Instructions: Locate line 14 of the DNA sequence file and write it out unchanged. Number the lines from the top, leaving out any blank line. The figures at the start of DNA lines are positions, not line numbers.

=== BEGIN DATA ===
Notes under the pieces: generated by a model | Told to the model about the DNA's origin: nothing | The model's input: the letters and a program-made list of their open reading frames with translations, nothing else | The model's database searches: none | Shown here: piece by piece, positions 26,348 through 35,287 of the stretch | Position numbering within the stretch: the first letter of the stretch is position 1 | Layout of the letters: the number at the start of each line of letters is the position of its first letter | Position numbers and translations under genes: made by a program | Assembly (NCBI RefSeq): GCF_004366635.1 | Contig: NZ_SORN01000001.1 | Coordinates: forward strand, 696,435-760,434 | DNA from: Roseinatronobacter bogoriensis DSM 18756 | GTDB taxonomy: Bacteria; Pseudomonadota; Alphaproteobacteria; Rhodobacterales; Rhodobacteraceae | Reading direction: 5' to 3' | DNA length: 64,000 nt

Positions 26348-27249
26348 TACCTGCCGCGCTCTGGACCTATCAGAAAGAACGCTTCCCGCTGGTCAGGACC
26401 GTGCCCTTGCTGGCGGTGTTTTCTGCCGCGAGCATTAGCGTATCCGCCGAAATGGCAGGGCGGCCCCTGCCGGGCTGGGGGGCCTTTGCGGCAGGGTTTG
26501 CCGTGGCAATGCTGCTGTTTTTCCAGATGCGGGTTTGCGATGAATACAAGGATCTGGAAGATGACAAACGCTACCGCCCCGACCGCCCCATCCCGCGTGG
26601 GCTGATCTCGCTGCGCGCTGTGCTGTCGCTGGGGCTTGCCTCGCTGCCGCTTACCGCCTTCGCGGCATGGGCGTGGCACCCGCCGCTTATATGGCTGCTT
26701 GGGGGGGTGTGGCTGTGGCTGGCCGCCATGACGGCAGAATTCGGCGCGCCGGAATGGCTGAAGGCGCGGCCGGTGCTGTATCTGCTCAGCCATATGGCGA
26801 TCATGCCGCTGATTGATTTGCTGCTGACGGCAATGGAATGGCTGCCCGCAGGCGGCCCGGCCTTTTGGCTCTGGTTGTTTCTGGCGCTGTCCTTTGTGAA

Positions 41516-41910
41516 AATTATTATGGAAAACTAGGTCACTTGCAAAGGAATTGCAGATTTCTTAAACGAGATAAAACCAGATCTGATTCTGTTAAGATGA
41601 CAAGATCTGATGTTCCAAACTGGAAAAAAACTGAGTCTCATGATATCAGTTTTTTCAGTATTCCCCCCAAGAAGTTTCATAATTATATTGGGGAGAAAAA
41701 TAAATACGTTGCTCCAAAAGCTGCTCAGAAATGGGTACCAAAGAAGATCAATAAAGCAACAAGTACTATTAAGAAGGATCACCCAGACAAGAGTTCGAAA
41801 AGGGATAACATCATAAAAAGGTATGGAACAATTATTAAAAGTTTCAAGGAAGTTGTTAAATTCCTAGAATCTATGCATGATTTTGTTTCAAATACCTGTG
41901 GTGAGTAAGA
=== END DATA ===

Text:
41901 GTGAGTAAGA